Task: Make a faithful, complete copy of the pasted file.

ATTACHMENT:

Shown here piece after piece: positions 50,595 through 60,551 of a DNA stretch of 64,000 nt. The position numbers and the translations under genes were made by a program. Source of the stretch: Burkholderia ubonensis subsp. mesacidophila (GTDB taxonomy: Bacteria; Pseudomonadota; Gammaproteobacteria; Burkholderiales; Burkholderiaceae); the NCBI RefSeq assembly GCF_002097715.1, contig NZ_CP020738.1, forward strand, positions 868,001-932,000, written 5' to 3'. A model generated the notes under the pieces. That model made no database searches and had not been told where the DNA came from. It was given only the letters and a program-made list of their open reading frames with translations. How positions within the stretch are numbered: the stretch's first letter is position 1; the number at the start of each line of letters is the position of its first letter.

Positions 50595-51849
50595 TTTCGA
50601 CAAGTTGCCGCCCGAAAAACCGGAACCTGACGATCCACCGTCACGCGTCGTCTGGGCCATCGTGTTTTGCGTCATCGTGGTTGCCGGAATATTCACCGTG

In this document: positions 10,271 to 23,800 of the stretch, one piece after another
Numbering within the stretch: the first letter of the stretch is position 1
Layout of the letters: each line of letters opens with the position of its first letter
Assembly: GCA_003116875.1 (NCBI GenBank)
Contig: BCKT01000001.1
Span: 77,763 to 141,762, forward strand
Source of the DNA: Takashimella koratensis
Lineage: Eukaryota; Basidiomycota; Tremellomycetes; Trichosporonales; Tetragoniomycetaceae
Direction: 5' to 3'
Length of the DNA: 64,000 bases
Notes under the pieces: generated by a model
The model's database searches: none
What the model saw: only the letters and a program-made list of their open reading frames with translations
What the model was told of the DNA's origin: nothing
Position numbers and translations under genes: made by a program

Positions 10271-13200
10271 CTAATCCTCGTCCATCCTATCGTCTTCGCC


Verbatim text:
Shown here piece after piece: positions 50,595 through 60,551 of a DNA stretch of 64,000 nt. The position numbers and the translations under genes were made by a program. Source of the stretch: Burkholderia ubonensis subsp. mesacidophila (GTDB taxonomy: Bacteria; Pseudomonadota; Gammaproteobacteria; Burkholderiales; Burkholderiaceae); the NCBI RefSeq assembly GCF_002097715.1, contig NZ_CP020738.1, forward strand, positions 868,001-932,000, written 5' to 3'. A model generated the notes under the pieces. That model made no database searches and had not been told where the DNA came from. It was given only the letters and a program-made list of their open reading frames with translations. How positions within the stretch are numbered: the stretch's first letter is position 1; the number at the start of each line of letters is the position of its first letter.

Positions 50595-51849
50595 TTTCGA
50601 CAAGTTGCCGCCCGAAAAACCGGAACCTGACGATCCACCGTCACGCGTCGTCTGGGCCATCGTGTTTTGCGTCATCGTGGTTGCCGGAATATTCACCGTG

In this document: positions 10,271 to 23,800 of the stretch, one piece after another
Numbering within the stretch: the first letter of the stretch is position 1
Layout of the letters: each line of letters opens with the position of its first letter
Assembly: GCA_003116875.1 (NCBI GenBank)
Contig: BCKT01000001.1
Span: 77,763 to 141,762, forward strand
Source of the DNA: Takashimella koratensis
Lineage: Eukaryota; Basidiomycota; Tremellomycetes; Trichosporonales; Tetragoniomycetaceae
Direction: 5' to 3'
Length of the DNA: 64,000 bases
Notes under the pieces: generated by a model
The model's database searches: none
What the model saw: only the letters and a program-made list of their open reading frames with translations
What the model was told of the DNA's origin: nothing
Position numbers and translations under genes: made by a program

Positions 10271-13200
10271 CTAATCCTCGTCCATCCTATCGTCTTCGCC